Over the last year, the Indy Chamber has worked with a regional coalition of business and civic leaders, elected officials and policy experts to create a new economic strategy for central Indiana. A few weeks ago, we pitched three priorities from this plan—the Red Line rapid transit route, the 16 Tech innovation district, and an expanded trail and bikeway system—for Gov. Pence’s new Regional Cities initiative.
Regional Cities is a competitive grant program, and we’ve heard pundits claim that the Indianapolis metro area doesn’t need the money. They argue that Indy has the economic momentum to sustain itself (and keep reliably filling the state’s coffers with tax revenues), and Indiana should ignore the needs of its biggest region.
As a major urban area, Indy is a natural destination for young talent—two-thirds of U.S. college-educated millennials and a similar percentage of our science, technology and engineering workforce live in regions of a million residents or more.
But there’s no “manifest destiny” for Indianapolis in these numbers; we aren’t sharing in the national migration of talent to metropolitan America. We lag most other large regions in population growth, including peers like Nashville, Denver and Columbus.
As potential residents look elsewhere, our current population is struggling. Wage growth across the region is two-thirds of the national average, and poverty has skyrocketed more than 80 percent since 2000. A recent Harvard study of upward mobility finds Indy ranks 48th out of the 50 largest urban areas—poor families here face long odds in improving their plight. Such hopelessness has contributed to crime and other social ills.
The projects we’ve proposed for Regional Cities are part of a blueprint to reverse these trends, and close the gap with the biggest metros in the competition for talent and economic investment.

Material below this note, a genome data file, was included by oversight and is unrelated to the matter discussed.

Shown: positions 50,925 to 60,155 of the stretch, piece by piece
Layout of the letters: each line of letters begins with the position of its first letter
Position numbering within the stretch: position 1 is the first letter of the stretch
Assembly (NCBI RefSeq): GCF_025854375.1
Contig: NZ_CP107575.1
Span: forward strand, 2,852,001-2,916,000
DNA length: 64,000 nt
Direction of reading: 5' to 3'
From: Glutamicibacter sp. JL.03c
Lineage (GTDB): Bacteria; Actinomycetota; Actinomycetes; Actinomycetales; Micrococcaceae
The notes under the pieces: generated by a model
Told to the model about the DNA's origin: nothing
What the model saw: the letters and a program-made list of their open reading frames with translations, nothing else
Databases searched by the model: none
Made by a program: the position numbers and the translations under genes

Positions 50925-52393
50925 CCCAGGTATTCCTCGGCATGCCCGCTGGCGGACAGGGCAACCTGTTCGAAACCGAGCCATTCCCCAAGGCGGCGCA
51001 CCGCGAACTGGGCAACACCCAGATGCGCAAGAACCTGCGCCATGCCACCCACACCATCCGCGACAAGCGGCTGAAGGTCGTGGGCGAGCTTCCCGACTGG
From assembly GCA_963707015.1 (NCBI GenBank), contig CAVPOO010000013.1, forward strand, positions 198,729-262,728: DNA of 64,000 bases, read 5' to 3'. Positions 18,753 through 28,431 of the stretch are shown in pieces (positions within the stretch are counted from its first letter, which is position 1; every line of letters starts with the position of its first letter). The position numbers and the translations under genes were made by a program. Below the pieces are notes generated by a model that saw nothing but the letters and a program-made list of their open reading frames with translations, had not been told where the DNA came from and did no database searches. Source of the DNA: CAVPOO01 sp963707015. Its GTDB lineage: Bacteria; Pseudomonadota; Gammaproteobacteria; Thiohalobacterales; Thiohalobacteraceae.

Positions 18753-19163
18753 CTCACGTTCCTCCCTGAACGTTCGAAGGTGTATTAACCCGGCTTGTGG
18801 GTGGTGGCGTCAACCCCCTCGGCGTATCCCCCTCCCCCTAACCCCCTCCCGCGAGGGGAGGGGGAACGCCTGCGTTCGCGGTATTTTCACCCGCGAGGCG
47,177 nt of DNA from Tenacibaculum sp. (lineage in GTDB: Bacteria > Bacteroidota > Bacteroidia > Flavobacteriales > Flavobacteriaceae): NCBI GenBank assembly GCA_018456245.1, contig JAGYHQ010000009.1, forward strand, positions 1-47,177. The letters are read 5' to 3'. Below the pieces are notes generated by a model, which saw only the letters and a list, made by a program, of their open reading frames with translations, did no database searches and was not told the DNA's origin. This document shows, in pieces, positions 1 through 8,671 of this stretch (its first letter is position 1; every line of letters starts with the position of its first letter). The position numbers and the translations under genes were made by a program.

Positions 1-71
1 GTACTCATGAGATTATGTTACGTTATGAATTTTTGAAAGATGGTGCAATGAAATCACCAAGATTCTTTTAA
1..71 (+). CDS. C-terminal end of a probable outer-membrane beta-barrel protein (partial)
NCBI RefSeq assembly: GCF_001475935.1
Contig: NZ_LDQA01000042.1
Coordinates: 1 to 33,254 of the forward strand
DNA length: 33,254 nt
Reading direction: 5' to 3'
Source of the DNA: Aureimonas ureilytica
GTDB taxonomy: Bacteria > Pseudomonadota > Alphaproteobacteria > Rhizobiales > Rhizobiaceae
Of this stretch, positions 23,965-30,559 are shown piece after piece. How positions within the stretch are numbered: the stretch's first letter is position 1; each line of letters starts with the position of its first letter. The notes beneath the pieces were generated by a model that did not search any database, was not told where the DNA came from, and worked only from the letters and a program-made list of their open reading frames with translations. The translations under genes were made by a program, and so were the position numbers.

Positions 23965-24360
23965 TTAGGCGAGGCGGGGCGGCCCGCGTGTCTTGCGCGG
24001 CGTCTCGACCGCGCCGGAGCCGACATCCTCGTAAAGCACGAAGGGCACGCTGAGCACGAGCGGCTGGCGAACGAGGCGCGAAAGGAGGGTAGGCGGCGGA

The Red Line is a 35-mile regional bus rapid transit route that will run from Westfield and Carmel through Indianapolis to Greenwood, serving more than 100,000 residents and 20 percent of the region’s jobs, including many of our largest employers. Regional Cities support will help leverage federal construction grants to make the first leg of the Red Line—Broad Ripple to the University of Indianapolis—a reality.
One of every four households along this part of the route is below the poverty line. The Red Line offers a connection to employment and educational opportunities, while encouraging new investment in urban neighborhoods. Looking ahead, this kind of rapid transit service attracts college-educated millennial workers who identify transit as a key consideration when choosing where to live and work.
We’re also seeking Regional Cities funds for development in and around the 16 Tech downtown innovation district. 16 Tech will offer flexible research-and-development facilities where academic and industry partners can work together turning new ideas into business opportunities and high-wage jobs in the life sciences, technology and other advanced industries.
Our 100-plus miles of trails and bikeways are another key asset, appealing to young workers and the employers who recruit them. Like transit, they generate economic activity—studies estimate the 18-mile Monon Trail has enhanced nearby home values by an average of $13,000-plus, while the Indianapolis Cultural Trail has sparked a billion-dollar impact on adjacent property values. Our third Regional Cities proposal would expedite 85 miles in new trails and bike lanes by 2025.
As Indiana’s largest region, central Indiana has unique potential to counter the state’s downward trajectory in population and raise the standard of living for Hoosiers statewide. Investments here generate higher returns and touch more lives—an advantage, not a disqualification.
By connecting workers to jobs, fueling a more innovative economy and developing welcoming, livable communities, our Regional Cities agenda confronts today’s challenges and capitalizes on tomorrow’s opportunities. We’re organized to move forward, but state funds would help us go faster—and every day we stand still, we’re falling further behind. •
Huber is CEO of the Indy Chamber